Yale Professor Paul Lombroso, MD, looks to improve cognitive and social behaviors in those affected by Fragile X thanks to FRAXA support
It’s been 25 years since Paul Lombroso, MD, first discovered the STEP protein (STriatal-Enriched protein tyrosine Phosphatase).
In its simplest terms, STEP
- is a protein found only in the brain;
- is critical as people learn and develop social behavior;
- impacts how short memory becomes long-term memory; and
- regulates synapsis strengthening and intracellular signaling.
When STEP elevates, as occurs in those with Fragile X syndrome and many other disorders, it significantly impacts cognitive and memory development and social behaviors.
“My first decade of research was to understand STEP,” said Lombroso, the Elizabeth Mears and House Jameson Professor in the Child Study Center and the Director of Laboratory of Molecular Neurobiology, Yale University. “What was it doing in the brain …. what was it regulating?”
Now Lombroso is engaged in translational neuroscience with a focus on Alzheimer’s disease, Fragile X syndrome, schizophrenia and Parkinson’s disease. His lab employs various biochemical, molecular, immunocytochemical and behavioral techniques in pre-clinical models to address the role of STEP in each of these devastating illnesses. His lab is characterizing STEP in pre-clinical models, as well as to find novel STEP inhibitors.
With continued financial support from FRAXA, Lombroso is testing whether the high levels of STEP is disrupting synaptic function in the brain and whether it is contributing to the cognitive and behavioral deficits that occur. Part of this effort is to discover new therapeutic agents that might someday lead to drugs to be tested in new clinical trials. It’s a full circle where new scientific knowledge is learned along the way and funnels back to the laboratory.
The process is slow, though.
Typically, it takes five years or more to advance to a clinical trial.
In 2014, Lombroso and Susan Goedel-Goody, his post doctoral student at Yale, decided to lower STEP levels in mice to see if this had any impact. Genetically altered mice tested with reduced STEP levels had significantly lower seizures and cognitive deficits and social behaviors were improved in their preliminary findings. These findings were exciting, as they suggested that finding a STEP inhibitor to block STEP activity might be useful. That is currently a major focus of his laboratory.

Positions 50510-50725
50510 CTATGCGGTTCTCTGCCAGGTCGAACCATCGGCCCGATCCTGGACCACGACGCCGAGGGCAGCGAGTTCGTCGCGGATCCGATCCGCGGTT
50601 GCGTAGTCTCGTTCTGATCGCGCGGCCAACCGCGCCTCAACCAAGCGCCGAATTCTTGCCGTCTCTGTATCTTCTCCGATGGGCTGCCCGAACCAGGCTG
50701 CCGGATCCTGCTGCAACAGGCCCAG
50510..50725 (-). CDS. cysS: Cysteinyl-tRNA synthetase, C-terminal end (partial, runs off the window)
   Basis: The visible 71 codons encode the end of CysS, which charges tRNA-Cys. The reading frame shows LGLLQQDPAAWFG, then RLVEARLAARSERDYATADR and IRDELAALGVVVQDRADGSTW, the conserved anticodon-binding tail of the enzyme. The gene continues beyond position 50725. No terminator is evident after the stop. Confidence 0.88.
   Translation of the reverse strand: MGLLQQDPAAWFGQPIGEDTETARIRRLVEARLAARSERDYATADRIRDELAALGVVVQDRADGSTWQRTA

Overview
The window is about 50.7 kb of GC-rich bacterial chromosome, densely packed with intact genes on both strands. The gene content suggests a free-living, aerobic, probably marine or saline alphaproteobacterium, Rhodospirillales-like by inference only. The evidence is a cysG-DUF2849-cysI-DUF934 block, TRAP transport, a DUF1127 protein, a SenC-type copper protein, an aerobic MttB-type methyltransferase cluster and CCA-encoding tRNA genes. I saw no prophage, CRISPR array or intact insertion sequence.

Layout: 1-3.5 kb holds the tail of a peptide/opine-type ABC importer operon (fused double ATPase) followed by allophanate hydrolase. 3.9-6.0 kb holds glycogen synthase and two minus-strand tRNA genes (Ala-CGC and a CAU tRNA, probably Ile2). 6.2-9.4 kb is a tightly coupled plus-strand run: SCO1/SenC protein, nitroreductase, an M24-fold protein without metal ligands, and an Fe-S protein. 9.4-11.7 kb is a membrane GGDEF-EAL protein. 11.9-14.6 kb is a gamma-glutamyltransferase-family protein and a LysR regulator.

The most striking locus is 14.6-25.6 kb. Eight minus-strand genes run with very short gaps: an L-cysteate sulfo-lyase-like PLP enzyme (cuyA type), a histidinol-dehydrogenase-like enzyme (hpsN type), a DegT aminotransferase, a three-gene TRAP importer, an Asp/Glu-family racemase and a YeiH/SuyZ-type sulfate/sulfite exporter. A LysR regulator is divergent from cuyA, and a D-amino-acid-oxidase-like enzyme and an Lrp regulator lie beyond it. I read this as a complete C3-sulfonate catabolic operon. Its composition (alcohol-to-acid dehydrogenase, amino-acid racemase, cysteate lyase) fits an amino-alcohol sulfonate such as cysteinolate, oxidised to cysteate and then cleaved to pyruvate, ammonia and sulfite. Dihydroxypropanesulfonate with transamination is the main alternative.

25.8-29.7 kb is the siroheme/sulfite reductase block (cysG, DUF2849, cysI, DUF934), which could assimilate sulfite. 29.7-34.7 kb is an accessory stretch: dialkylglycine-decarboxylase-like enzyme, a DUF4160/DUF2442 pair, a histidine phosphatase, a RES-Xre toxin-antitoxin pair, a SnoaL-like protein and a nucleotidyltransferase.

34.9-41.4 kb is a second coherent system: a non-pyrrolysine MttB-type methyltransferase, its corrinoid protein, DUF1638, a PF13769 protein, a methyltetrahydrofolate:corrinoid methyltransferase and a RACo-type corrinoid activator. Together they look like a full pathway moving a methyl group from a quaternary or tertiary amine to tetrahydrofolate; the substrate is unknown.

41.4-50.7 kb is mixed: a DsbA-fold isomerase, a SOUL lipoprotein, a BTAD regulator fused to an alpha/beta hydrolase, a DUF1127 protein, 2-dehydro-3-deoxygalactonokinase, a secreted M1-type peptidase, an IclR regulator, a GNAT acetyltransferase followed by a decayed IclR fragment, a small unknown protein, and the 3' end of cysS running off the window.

“Right now, we are researching the TC-2153 compound as a STEP inhibitor,” said Lombroso, who is a molecular biologist and child psychiatrist, and received his BS from Harvard University in 1972 and MD from Albert Einstein Medical School in 1975. “There will be other compounds researched. I am very optimistic over the next few years companies will come up with more effective treatments than what is out there now.
“I am also really hopeful other researchers will jump on board and help move this research forward and bring a therapeutic drug to the market where cognitive deficits occur.”
For parents of children with Fragile X syndrome, that activity will be a welcomed STEP ahead.
Theodore G. Coutilish is Vice Chancellor for Marketing and Community Relations at Oakland Community College in Michigan. Coutilish has enjoyed more than two decades of higher education marketing communications leadership experience.
Over the years, his peers have recognized his work with numerous prestigious awards, including IABC Detroit’s 2012 Communicator of the Year, the chapter’s highest honor, recognizing lifelong professional communications excellence. He lives in the City of Grosse Pointe, Michigan, with his wife, Mary Beth, and their son, Andrew, who has autism and Fragile X syndrome. He earned a MA from University of Detroit Mercy in 1994 and a BA in print journalism in 1987 from Wayne State University.